Scream Factory brings Class of 1984 to Blu-ray for the first time, and, rightfully, as a part of their vaunted Collector’s Edition series. The film’s presented in its original 1.85:1 aspect ratrio in full 1080p, and, while the image is certainly a marked improvement over its DVD and VHS counterparts, I did find a few nagging issues with the transfer, including an overabundance of grain on occasion, as well as a somewhat soft image overall that masks some of the fine detail. It’s still a very nice upgrade, and there are moments where the image is quality is strikingly good, but, overall, it’s not as consistent as many of Scream’s better offerings. 

As has become par for the course, we’re given two options for audio tracks – the film’s original 2.0 mix, as well as a gussied up 5.1 DTS HD Master Audio track. As has often been the case, I prefer the much more focused stereo track as, while it doesn’t pack as much of a whallop in terms of low end, it just sounds better to my aging ears. I will say that the 5.1 track does offer some fairly decent sound separation and environmental effects are mixed quite nicely, but, like many of the films from this period, such sonic fireworks don’t really do much to improve the experience and, actually, occasionally prove distracting.

Bonus features a previously released audio commentary track with director Mark L. Lester and Anchor Bay’s Perry Martin. It’s a great commentary that hits all the right notes, so Scream Factory can be forgiven for not going back to the same well in hopes of getting anything better as Lester covers just about all one can imagine here.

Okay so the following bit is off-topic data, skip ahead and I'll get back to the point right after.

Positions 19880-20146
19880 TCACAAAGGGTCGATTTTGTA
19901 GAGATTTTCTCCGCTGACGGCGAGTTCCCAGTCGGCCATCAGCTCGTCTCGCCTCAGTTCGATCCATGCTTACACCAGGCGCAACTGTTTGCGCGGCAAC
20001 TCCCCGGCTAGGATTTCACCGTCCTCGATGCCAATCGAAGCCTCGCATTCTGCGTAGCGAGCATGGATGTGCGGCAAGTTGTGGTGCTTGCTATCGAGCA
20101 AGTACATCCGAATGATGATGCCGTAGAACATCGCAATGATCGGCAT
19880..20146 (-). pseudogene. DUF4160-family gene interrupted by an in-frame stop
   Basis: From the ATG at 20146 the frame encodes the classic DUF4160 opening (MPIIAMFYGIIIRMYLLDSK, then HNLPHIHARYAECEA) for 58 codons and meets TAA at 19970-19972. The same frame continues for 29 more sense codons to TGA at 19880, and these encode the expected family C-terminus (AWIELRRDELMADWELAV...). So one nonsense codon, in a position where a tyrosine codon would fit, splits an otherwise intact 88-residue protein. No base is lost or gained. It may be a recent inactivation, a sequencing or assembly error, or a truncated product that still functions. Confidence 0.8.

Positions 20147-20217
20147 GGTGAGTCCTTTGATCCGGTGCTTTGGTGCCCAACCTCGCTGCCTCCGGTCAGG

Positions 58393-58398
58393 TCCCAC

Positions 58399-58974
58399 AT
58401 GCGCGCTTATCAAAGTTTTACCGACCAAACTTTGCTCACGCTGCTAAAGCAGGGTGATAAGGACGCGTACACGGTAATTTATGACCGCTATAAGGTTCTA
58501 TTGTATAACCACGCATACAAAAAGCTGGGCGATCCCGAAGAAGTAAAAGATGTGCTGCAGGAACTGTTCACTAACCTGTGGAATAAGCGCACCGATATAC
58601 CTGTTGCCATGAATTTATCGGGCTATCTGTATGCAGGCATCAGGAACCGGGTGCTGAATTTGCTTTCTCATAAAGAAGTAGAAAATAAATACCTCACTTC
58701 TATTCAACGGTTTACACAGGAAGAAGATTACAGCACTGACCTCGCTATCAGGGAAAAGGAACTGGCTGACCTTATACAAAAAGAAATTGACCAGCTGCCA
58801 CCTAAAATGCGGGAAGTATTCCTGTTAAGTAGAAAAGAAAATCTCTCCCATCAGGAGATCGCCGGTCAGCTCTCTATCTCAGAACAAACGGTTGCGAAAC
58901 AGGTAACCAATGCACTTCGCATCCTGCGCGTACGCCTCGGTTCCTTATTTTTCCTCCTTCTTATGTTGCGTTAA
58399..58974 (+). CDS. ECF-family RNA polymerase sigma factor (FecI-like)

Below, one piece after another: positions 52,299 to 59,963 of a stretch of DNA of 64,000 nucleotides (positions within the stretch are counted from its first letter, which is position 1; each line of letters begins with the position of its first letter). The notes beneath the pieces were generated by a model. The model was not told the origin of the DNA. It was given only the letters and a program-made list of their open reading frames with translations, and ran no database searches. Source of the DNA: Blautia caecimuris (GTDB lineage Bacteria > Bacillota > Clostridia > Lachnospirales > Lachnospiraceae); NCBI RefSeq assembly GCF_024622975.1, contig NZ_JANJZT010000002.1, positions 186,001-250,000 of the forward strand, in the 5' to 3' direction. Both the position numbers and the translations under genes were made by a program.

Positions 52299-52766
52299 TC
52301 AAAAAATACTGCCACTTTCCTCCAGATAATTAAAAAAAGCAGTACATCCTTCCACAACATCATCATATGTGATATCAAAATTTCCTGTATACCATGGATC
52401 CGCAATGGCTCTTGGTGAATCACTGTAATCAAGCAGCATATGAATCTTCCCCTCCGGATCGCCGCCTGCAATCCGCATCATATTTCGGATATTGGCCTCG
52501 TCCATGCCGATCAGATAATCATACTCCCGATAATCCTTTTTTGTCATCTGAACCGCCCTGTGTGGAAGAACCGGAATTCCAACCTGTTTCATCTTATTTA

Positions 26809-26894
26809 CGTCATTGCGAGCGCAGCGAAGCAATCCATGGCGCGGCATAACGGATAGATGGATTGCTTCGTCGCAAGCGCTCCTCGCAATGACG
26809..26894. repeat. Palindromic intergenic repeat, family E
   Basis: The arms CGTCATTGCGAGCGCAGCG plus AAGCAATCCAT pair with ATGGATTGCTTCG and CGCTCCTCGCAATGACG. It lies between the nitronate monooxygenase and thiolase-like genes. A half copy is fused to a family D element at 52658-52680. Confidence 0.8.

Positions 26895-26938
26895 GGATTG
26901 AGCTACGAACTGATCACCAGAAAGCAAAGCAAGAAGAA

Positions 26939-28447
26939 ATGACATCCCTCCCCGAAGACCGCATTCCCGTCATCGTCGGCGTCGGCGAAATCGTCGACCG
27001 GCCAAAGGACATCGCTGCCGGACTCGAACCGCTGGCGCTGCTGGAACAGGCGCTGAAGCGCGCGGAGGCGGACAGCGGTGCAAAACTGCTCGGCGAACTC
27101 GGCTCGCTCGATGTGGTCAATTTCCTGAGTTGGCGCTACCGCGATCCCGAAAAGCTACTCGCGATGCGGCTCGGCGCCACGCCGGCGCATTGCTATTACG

Other carryovers from Anchor Bay’s DVD release include the Blood and Blackboards retrospective featurette, as well as a stills gallery, trailers, and TV commercials, all presented in standard definition.

Scream Factory does, however, load up the disc with a nice collection of NEW interviews, including a whopping 47 minute sit down with star, Perry King, that is extremely entertaining and informative. King offers something of a master class on acting, here, and spends the bulk of his time discussing his craft, his admiration for others, and his career, with only a few moments dedicated to Class of 1984, but it’s a tremendously rewarding interview, especially for those of us who grew up watching the actor in dozens of film and television roles.  Other interviews include an all-new discussion with Lester that builds on his commentary track and sports more recent observations about the film and its cultural impact, as well as a segment devoted to Lisa Langlois and Erin Noble, both of whom look even better today than they did over thirty years ago! The highlight is the always likeable Langlois talking about how she had to prove to Lester she could be as tough as her onscreen persona to finally win the role as she was initially pegged to play Noble’s Deneen character. All of the above are presented in HD.

Class of 1984 is a standout genre classic from a decade where masked killers ruled the roost, and it’s nice to see this cult-classic finally get its due on Blu-ray. While Scream Factory’s transfer isn’t as polished as their best offerings, it’s still a huge upgrade over previous releases, and the bounty of new bonus material makes this an essential purchase for both fans of the film as well as those looking for a different flavor of 80s genre fare. Highly recommended.